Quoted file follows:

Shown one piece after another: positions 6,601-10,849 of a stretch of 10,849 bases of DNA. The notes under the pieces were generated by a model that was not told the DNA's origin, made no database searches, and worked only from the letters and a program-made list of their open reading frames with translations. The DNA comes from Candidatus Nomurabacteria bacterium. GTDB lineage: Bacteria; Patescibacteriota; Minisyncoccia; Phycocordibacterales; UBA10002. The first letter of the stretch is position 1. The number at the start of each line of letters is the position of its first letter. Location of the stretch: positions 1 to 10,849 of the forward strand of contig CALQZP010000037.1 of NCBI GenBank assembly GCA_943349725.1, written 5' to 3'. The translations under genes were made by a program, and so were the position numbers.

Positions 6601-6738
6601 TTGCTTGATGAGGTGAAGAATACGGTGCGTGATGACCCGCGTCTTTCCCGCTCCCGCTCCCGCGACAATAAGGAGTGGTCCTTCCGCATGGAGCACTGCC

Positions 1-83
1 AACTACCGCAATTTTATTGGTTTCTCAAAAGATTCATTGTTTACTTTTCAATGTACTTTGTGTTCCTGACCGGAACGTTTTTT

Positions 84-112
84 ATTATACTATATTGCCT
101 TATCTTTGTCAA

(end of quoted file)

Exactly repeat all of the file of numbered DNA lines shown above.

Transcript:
Shown one piece after another: positions 6,601-10,849 of a stretch of 10,849 bases of DNA. The notes under the pieces were generated by a model that was not told the DNA's origin, made no database searches, and worked only from the letters and a program-made list of their open reading frames with translations. The DNA comes from Candidatus Nomurabacteria bacterium. GTDB lineage: Bacteria; Patescibacteriota; Minisyncoccia; Phycocordibacterales; UBA10002. The first letter of the stretch is position 1. The number at the start of each line of letters is the position of its first letter. Location of the stretch: positions 1 to 10,849 of the forward strand of contig CALQZP010000037.1 of NCBI GenBank assembly GCA_943349725.1, written 5' to 3'. The translations under genes were made by a program, and so were the position numbers.

Positions 6601-6738
6601 TTGCTTGATGAGGTGAAGAATACGGTGCGTGATGACCCGCGTCTTTCCCGCTCCCGCTCCCGCGACAATAAGGAGTGGTCCTTCCGCATGGAGCACTGCC

Positions 1-83
1 AACTACCGCAATTTTATTGGTTTCTCAAAAGATTCATTGTTTACTTTTCAATGTACTTTGTGTTCCTGACCGGAACGTTTTTT

Positions 84-112
84 ATTATACTATATTGCCT
101 TATCTTTGTCAA